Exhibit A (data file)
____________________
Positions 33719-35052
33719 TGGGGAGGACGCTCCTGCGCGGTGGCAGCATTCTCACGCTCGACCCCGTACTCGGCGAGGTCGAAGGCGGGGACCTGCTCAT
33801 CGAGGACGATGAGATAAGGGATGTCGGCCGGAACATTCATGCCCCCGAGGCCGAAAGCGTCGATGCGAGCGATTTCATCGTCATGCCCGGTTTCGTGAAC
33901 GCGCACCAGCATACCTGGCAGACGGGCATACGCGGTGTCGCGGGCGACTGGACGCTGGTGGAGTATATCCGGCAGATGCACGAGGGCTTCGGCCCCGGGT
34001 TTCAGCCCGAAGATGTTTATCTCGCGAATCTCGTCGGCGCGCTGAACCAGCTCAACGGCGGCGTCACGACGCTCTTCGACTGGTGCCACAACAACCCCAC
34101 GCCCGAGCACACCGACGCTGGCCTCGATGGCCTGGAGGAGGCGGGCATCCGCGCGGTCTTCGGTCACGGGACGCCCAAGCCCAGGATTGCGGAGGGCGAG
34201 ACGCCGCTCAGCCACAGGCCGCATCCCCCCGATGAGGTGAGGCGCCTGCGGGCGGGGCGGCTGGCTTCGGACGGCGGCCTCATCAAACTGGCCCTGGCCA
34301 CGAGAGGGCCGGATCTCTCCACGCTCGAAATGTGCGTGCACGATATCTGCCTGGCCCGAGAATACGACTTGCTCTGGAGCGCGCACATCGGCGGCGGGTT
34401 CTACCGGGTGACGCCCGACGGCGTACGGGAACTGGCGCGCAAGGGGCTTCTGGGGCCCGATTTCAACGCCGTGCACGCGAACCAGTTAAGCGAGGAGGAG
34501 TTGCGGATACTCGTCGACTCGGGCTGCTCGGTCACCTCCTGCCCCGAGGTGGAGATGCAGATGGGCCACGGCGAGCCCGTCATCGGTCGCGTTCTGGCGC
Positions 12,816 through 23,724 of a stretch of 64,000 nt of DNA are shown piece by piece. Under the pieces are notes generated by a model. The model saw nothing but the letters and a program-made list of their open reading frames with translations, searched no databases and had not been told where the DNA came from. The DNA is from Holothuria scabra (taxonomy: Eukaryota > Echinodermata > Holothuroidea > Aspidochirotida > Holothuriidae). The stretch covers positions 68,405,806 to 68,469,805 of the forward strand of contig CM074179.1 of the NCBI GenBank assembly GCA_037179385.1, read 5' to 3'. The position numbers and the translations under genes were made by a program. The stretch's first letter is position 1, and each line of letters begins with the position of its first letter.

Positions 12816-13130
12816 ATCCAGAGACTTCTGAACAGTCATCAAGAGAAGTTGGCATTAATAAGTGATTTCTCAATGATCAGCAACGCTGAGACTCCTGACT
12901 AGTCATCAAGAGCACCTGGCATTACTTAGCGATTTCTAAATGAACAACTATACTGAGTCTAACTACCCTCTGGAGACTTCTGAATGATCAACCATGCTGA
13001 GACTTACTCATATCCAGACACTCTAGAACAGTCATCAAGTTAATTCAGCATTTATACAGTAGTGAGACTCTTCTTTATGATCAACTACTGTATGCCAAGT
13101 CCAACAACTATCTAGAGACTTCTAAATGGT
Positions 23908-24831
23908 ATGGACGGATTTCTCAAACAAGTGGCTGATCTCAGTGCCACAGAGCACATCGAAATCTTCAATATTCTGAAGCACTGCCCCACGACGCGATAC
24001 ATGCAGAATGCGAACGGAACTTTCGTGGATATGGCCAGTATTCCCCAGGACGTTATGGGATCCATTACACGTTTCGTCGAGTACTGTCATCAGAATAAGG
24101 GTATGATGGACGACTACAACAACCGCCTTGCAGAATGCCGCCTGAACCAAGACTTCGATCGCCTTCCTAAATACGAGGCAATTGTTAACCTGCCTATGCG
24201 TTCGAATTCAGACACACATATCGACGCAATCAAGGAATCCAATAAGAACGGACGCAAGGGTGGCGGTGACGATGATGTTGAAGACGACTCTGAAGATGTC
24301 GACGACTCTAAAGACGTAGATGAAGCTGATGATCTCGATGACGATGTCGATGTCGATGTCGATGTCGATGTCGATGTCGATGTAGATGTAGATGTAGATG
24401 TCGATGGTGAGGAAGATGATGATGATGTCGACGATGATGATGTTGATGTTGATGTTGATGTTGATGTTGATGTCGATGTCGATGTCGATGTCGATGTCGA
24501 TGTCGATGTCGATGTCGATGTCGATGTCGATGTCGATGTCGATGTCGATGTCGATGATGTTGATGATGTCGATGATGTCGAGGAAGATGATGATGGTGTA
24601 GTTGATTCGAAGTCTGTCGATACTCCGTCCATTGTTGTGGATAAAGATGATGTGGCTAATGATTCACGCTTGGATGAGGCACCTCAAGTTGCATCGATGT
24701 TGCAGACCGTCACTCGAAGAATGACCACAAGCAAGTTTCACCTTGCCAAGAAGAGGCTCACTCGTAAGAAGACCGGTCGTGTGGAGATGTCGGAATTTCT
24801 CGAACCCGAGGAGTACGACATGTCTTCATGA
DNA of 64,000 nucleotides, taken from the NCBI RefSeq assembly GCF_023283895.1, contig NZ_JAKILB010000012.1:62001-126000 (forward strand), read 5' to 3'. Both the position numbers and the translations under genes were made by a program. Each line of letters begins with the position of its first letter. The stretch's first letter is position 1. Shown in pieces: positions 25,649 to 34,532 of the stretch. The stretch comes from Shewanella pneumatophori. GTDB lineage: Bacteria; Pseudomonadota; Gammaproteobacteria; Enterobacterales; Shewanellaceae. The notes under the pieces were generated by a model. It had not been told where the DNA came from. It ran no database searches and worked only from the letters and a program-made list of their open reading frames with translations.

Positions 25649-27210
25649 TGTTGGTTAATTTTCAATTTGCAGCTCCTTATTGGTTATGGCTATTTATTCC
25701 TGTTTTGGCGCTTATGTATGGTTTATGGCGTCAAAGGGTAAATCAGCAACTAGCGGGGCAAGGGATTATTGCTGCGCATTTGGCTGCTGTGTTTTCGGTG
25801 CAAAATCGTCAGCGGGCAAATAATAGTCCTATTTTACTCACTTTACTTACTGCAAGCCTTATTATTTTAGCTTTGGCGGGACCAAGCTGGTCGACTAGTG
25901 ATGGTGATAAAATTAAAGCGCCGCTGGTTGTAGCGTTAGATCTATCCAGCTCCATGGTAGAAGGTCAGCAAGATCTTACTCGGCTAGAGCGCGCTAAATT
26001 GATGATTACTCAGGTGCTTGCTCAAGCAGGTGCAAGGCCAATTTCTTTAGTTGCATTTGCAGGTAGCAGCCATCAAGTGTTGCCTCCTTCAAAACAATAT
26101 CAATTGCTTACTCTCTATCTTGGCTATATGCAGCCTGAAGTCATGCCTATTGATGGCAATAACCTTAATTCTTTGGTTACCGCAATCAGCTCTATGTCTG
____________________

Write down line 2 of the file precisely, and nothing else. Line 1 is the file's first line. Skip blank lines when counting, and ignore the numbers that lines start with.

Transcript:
33719 TGGGGAGGACGCTCCTGCGCGGTGGCAGCATTCTCACGCTCGACCCCGTACTCGGCGAGGTCGAAGGCGGGGACCTGCTCAT